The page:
Arthritis is not just a disease that affects the elderly – in fact, juvenile idiopathic arthritis (JIA) is one of the most commonly diagnosed childhood diseases nationwide. Common symptoms include:
Joint tenderness & Stiffness
Joint tenderness can be reduced with regular stretching, exercise, and splinting. Splints are braces that help joints (like knees or wrists) stay in place.
Inflammation & Swelling
Inflammation may cause pressure and pain in and around a child’s joint. Sometimes, children and teens with JIA may keep the inflamed joint in a bent position, which is usually more comfortable for them. The problem is, if the joint stays bent for too long, the muscles and tendons that attach to the bone will shorten and not grow properly. As a result, inflamed joints may become stuck in a bent position.
JIA is arthritis that affects one or more joints in a child aged 16 or younger for at least six weeks. Commonly affected joints include:
Some forms of JIA are more common in young girls. No one knows the exact cause of juvenile arthritis, but scientists do know it is an autoimmune disorder affecting the immune system, which normally helps the body fight infection. Instead of working to help the body fight infection, a person with JIA’s immune system attacks the body’s own tissue.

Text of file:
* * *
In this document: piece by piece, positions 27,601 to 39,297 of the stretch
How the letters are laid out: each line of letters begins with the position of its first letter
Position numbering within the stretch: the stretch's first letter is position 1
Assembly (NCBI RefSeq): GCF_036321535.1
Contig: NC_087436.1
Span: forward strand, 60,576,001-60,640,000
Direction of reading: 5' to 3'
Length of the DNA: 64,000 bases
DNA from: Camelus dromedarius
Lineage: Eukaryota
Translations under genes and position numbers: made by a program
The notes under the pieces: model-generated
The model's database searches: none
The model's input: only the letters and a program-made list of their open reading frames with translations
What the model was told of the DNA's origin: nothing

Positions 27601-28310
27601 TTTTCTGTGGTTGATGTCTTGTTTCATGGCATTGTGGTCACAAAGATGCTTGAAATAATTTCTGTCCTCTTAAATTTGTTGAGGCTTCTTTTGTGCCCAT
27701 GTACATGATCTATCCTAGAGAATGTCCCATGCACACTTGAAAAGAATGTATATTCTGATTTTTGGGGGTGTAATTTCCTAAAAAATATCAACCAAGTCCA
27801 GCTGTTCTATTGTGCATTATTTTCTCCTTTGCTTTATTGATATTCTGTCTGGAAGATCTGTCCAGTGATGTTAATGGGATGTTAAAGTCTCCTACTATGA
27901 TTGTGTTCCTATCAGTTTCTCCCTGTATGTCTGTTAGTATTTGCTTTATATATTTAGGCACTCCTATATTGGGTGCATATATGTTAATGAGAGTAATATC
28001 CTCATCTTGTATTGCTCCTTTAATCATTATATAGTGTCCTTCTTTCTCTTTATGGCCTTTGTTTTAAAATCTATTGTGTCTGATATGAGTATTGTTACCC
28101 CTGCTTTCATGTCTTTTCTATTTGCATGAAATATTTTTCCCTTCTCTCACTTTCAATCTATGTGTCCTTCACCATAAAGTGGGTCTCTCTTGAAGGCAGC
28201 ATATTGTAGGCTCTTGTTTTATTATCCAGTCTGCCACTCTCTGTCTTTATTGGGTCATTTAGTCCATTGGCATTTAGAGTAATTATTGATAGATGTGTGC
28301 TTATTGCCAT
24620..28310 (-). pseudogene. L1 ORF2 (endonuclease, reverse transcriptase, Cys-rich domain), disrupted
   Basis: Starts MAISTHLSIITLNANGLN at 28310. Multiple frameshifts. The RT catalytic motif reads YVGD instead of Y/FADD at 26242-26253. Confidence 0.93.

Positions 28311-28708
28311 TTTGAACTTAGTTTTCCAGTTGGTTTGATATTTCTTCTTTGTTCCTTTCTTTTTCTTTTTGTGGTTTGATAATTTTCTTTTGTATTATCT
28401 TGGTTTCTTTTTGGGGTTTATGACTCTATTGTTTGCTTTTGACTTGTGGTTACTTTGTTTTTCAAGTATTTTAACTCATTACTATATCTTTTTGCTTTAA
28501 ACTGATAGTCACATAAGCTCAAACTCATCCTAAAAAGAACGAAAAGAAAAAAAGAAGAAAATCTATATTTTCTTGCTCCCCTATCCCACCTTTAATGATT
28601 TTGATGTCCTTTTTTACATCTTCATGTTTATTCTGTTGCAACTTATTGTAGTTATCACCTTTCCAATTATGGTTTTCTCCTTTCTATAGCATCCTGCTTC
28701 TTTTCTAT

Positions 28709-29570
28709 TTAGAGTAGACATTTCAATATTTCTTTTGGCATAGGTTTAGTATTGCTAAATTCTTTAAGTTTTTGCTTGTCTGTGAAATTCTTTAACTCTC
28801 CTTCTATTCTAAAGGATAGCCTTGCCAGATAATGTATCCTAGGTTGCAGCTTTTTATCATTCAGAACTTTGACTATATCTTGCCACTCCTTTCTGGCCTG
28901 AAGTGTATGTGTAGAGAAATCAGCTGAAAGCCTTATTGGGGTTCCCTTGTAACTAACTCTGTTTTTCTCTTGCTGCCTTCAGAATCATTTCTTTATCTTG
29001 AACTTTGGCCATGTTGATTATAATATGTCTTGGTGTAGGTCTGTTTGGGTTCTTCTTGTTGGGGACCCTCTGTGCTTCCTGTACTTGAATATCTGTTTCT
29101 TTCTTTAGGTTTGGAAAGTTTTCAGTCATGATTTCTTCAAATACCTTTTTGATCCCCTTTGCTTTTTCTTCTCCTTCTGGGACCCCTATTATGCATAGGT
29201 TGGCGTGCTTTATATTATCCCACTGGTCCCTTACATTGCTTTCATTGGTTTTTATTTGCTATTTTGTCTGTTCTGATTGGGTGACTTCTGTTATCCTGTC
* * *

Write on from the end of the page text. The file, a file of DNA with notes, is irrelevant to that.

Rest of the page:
In the past, standard Juvenile Idiopathic Arthritis treatments have included:
- Non-steroidal anti-inflammatory drugs (NSAIDs) like ibuprofen or aspirin, and
- Corticosteroids like prednisone.
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Still, over the last two decades, Juvenile Idiopathic Arthritis (JIA) treatments have been revolutionized due to new medications and improved reproducibility in clinical trials. JIA is now treated with newer medicines called biologics. These medicines are called biologics because they are extracted from biological sources. Biologics are usually injected, and they are used to target the body’s overactive immune system by suppressing the proteins that trigger inflammation and swelling. Common biologic medications include:
Enbrel is used to reduce the signs of moderately to severely active juvenile idiopathic arthritis in children ages 2 years and older.
During a 32-week period of a clinical study in patients 4-17 years of age, fewer children treated with Humira experienced